View attachment 483 [/fright]While HBOT is commonly used in burn and wound healing and is getting interest in traumatic brain injury it's record in central nervous system conditions is mixed. A review of 12 multiple sclerosis studies (all completed between 1983 and 1987) concluded HBOT provided no clinical effectiveness. A 2012 review of autism studies found mixed results. Some evidence suggests HBOT could, however, help relieve migraine attacks. HBOT's effectiveness in depression, Parkinson's or Alzheimer's has simply not been studied.

Some work has been done in chronic pain. A 2009 study found HBOT improved pain threshold scores and various symptom measures in myofascial pain syndrome. Pain was decreased in a small 2004 complex regional pain syndrome (CRPS) study. A 2015 paper "Hyperbaric Oxygen Therapy: A New Treatment for Chronic Pain?" that reviewed 25 studies concluded that HBOT may be helpful in treating pain but that further studies are needed to assess its efficacy. A 2013 rat study suggested it may be able to reverse allodynia.

HBOT has not gotten much play in FM or ME/CFS or related conditions. A successful 2004 Turkish fibromyalgia study (titled "A new treatment modality for Fibromyalgia") didn't spark much interest. It took 11 years and another team from the Mideast (and Texas) to produce another study.

The Isreali researchers producing the study got interested in HBOT after two colleagues tried it out. They reported that a graduate student who developed fibromyalgia after suffering a traumatic brain injury in a train crash, and a sociology professor with FM both received "remarkable improvement" from the therapy.

The Study

Hyperbaric Oxygen Therapy Can Diminish Fibromyalgia Syndrome – Prospective Clinical Trial. Shai Efrati1,2,3,4*, Haim Golan3,5, Yair Bechor2, Yifat Faran6, Shir Daphna-Tekoah6,7, Gal Sekler8, Gregori Fishlev2,3, Jacob N. Ablin9,3, Jacob Bergan2,3, Olga Volkov3,5, Mony Friedman2,3, Eshel Ben-Jacob1,4,8,10*, Dan Buskila. PLoS ONE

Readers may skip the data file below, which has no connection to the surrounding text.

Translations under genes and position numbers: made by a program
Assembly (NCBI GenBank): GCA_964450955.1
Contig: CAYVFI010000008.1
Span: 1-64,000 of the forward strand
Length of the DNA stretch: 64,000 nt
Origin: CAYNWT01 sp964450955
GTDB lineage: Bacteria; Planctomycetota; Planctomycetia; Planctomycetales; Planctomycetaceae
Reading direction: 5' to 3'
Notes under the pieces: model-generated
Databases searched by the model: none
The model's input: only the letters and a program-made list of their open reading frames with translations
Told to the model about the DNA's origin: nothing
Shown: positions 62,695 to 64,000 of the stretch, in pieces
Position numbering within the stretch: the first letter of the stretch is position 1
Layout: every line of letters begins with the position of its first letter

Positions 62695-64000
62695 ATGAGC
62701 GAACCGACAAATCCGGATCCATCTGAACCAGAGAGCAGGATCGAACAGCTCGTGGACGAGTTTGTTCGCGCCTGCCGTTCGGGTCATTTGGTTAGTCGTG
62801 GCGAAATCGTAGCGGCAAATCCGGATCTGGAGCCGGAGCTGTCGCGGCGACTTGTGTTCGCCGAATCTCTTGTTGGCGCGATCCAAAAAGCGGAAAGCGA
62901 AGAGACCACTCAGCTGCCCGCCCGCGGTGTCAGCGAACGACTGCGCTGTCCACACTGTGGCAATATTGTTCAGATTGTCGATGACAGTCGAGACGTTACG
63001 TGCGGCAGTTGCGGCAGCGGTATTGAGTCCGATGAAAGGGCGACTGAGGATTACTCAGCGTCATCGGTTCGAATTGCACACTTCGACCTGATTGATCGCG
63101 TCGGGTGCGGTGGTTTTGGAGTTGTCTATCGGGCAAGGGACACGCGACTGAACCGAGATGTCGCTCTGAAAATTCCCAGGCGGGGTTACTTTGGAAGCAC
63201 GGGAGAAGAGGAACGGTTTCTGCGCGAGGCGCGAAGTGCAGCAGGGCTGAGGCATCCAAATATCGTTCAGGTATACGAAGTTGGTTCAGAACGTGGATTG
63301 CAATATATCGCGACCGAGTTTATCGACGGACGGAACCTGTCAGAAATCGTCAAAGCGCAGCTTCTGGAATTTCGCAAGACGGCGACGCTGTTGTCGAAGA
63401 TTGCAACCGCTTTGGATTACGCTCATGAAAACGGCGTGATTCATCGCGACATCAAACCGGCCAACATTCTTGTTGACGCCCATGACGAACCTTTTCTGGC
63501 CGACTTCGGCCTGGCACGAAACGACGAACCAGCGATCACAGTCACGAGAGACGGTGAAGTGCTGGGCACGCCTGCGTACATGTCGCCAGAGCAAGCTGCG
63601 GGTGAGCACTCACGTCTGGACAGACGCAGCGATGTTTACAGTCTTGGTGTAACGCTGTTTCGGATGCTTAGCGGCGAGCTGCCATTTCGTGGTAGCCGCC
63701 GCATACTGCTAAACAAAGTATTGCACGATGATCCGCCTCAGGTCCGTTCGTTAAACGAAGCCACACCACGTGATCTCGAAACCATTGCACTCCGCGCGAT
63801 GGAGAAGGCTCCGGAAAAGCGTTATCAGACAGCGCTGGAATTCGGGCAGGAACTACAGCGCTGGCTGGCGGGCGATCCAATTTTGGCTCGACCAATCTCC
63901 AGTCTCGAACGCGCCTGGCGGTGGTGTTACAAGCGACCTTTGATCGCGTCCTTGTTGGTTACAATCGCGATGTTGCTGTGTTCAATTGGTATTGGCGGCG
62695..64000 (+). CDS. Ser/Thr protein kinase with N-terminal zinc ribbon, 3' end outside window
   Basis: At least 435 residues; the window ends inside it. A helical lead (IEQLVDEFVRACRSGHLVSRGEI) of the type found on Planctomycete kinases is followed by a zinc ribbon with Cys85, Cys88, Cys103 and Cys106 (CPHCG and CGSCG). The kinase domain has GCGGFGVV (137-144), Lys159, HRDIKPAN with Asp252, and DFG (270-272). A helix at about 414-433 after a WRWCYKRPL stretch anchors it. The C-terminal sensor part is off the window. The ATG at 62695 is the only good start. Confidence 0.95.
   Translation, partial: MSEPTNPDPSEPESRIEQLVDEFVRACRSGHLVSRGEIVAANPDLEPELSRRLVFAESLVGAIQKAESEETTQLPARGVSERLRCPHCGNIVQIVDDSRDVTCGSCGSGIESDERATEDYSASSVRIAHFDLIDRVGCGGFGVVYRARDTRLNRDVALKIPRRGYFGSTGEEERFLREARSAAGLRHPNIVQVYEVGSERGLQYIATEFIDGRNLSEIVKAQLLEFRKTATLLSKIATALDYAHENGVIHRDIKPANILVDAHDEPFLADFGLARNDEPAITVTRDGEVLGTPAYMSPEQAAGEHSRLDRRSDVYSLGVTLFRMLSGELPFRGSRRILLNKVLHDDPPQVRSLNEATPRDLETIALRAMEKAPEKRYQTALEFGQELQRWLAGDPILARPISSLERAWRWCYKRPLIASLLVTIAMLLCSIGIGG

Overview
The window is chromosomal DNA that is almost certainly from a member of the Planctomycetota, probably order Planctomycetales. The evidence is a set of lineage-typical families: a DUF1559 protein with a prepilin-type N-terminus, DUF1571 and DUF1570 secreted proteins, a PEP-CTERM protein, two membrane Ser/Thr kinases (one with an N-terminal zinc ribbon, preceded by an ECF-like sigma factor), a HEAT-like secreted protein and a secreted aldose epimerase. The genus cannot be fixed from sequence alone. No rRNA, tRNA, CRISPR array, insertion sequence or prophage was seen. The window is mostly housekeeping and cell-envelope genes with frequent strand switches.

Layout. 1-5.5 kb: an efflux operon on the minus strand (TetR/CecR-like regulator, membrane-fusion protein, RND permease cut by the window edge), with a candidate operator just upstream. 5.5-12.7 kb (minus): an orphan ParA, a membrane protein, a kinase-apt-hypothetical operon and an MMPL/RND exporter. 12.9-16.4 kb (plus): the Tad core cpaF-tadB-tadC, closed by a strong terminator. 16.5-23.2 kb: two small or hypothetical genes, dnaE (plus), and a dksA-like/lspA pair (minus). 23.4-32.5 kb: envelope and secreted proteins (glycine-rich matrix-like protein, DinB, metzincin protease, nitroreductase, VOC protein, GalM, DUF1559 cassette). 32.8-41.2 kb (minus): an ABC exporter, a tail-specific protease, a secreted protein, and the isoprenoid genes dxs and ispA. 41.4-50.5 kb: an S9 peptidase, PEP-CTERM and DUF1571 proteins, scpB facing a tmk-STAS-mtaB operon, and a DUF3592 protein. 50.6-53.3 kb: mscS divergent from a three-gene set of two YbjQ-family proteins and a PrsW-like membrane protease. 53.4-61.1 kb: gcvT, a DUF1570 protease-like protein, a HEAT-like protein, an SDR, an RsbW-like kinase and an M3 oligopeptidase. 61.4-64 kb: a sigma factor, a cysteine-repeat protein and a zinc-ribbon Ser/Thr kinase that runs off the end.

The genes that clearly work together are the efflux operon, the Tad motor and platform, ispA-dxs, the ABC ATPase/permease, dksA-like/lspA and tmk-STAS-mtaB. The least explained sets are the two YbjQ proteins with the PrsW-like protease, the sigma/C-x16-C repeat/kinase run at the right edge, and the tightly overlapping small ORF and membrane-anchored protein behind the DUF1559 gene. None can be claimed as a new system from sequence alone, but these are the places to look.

10(5): e0127012. doi:10.1371/journal.pone.0127012

Because it was impossible to design an effective sham control group a crossover design in employed. Each of the two groups received the treatment or no treatment for two months and then crossed over and took the option remaining to them.

Multiple assessments were done including a tender point count, pain threshold tests and measures of functional impairment (Fibromyalgia Impact Questionnaire—FIQ), symptom severity (SCL-90 questionnaire), and Quality of life (SF-36 questionnaire). SPECT scan imaging was done to rates of regional cerebral blood flow before and after the hyperbaric oxygen treatments.

The protocol was intense: five days a week for 90 minutes for two months. The final SPECT scan was done a weeks after the last HBOT session. The study involved 60 women with fibromyalgia.


All the measures - pain sensitivity, number of tender points, psychological distress, physical functioning and quality of life - were all significantly improved after the HBOT treatment. The "effect sizes" of the treatments ranged from medium (psychological distress, physical functioning) to large medium (quality of life) to large (pain thresholds, physical functioning (one group)). All the patients who made it through the study (12 dropped out for various reasons) reported improvement. Most were able to reduce their pain medication levels significantly. Many also reported improvements in sleep and energy in addition to the pain and mood enhancements.